Great Expectations by Charles Dickens

I first read Charles Dickens’s ‘Great Expectations’ when I was attending Parktown Boys’ High School in Johannesburg, and I recall I enjoyed it then, just as much as I’ve enjoyed re-reading it now. Dickens is a very good story teller. He engages the reader with his rich characters, almost all of which develop during the story and start out as something else and gradually, with the experiences of life, change and acquire wisdom; which makes the name of the novel all the more applicable on multilayers, since the expectations of its main characters are not met precisely as they had planned initially.

With regards to our protagonist, Pip, we enter his life when he is a young boy apprenticed at the forge. An unexpected event in his life draws the attentions of a benefactor and young Pip is sent to London to become a gentleman. We see how as a young boy Pip reveals character flaws by shunning his friends at home, most notably Joe, who loves him dearly, but who Pip feels, as a man working the forge, is beneath him. Pip is under the delusion that his benefactor is Miss Havisham, a lady that was dealt with cruelly on her wedding day and abandoned.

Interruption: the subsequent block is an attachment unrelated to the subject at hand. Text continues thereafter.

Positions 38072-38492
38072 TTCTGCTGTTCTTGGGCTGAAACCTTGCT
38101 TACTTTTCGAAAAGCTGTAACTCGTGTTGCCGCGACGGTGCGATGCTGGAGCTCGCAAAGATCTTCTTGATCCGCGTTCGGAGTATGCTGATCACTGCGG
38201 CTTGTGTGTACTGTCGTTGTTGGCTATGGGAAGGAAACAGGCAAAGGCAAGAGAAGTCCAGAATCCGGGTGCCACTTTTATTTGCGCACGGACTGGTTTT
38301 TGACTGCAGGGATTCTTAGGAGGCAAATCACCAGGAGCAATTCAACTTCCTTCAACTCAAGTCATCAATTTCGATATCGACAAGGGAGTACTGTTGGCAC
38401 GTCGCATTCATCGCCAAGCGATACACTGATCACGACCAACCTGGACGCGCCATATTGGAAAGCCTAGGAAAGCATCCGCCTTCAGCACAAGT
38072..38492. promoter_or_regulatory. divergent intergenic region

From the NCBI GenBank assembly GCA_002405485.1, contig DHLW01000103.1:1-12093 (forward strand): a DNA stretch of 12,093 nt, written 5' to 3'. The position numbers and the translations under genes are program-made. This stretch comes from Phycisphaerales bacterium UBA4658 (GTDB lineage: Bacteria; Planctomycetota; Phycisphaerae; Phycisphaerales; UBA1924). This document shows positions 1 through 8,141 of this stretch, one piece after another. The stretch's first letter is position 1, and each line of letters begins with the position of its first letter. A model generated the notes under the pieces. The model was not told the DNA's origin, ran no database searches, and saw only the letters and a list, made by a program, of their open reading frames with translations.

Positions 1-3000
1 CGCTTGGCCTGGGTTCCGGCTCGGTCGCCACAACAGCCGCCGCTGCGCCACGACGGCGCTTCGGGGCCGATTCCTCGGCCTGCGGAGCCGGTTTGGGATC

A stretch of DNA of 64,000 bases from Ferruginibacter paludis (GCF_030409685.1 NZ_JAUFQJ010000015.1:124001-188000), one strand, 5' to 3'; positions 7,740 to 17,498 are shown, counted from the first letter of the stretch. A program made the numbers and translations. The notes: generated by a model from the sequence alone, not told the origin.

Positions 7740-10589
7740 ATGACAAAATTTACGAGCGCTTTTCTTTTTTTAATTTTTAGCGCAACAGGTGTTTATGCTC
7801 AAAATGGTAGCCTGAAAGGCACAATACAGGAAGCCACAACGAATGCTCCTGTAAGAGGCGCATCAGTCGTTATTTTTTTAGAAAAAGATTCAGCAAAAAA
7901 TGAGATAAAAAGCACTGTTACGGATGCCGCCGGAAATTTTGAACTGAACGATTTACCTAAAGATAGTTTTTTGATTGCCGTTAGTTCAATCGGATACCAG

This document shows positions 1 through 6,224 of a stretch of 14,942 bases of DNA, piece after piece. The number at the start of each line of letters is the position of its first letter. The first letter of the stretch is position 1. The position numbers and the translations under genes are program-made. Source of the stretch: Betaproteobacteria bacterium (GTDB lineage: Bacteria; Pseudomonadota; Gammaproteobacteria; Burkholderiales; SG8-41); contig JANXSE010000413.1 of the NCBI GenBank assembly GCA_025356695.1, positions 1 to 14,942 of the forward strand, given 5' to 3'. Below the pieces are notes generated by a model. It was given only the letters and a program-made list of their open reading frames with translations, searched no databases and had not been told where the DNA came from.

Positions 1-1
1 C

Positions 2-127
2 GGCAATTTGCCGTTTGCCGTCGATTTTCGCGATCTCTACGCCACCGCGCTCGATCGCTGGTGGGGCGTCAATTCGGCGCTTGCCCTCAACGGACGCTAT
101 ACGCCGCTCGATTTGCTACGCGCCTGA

Pip falls in love with Estella, a young girl adopted by Miss Havisham, and whom the older woman ensures grows up with a frosty heart—Miss Havisham’s way of taking retribution on the male gender for all the heartbreak she has suffered.

Dickens gradually reveals his plot which runs on multiple streams. On the one hand, he reveals who Pip’s benefactor is, on the other, he reveals Estella’s background and how she is tied with the rest of the characters who meet Pip, and who surround him without him being aware at first of their true identity and life stories. Eventually, Pip’s life makes a full circle and he comes to appreciate who his real friends are, how valuable Joe’s friendship is, and Dickens closes his novel with a promise of a brighter future with possibilities, and characters mature enough to perhaps grab them.

Comments are closed.